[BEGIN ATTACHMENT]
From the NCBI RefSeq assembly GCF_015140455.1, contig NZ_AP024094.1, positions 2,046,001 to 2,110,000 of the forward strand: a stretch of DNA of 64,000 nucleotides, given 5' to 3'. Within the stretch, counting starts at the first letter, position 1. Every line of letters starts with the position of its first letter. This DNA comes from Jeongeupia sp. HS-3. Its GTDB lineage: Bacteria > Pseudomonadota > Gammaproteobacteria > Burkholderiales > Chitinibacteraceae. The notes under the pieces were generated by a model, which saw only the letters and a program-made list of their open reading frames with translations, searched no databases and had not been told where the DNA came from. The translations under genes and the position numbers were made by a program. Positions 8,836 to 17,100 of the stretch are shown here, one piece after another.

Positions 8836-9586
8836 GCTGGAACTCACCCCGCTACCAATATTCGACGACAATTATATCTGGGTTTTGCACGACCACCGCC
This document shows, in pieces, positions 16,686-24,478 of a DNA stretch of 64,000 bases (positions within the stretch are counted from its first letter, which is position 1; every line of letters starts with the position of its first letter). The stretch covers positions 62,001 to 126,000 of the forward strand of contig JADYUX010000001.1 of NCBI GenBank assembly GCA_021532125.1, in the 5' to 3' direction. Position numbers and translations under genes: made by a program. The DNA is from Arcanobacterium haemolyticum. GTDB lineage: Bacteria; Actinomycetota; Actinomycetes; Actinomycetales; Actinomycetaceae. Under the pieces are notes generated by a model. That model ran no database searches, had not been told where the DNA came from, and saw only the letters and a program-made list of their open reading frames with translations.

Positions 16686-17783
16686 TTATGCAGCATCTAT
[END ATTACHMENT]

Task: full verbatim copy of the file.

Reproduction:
From the NCBI RefSeq assembly GCF_015140455.1, contig NZ_AP024094.1, positions 2,046,001 to 2,110,000 of the forward strand: a stretch of DNA of 64,000 nucleotides, given 5' to 3'. Within the stretch, counting starts at the first letter, position 1. Every line of letters starts with the position of its first letter. This DNA comes from Jeongeupia sp. HS-3. Its GTDB lineage: Bacteria > Pseudomonadota > Gammaproteobacteria > Burkholderiales > Chitinibacteraceae. The notes under the pieces were generated by a model, which saw only the letters and a program-made list of their open reading frames with translations, searched no databases and had not been told where the DNA came from. The translations under genes and the position numbers were made by a program. Positions 8,836 to 17,100 of the stretch are shown here, one piece after another.

Positions 8836-9586
8836 GCTGGAACTCACCCCGCTACCAATATTCGACGACAATTATATCTGGGTTTTGCACGACCACCGCC
This document shows, in pieces, positions 16,686-24,478 of a DNA stretch of 64,000 bases (positions within the stretch are counted from its first letter, which is position 1; every line of letters starts with the position of its first letter). The stretch covers positions 62,001 to 126,000 of the forward strand of contig JADYUX010000001.1 of NCBI GenBank assembly GCA_021532125.1, in the 5' to 3' direction. Position numbers and translations under genes: made by a program. The DNA is from Arcanobacterium haemolyticum. GTDB lineage: Bacteria; Actinomycetota; Actinomycetes; Actinomycetales; Actinomycetaceae. Under the pieces are notes generated by a model. That model ran no database searches, had not been told where the DNA came from, and saw only the letters and a program-made list of their open reading frames with translations.

Positions 16686-17783
16686 TTATGCAGCATCTAT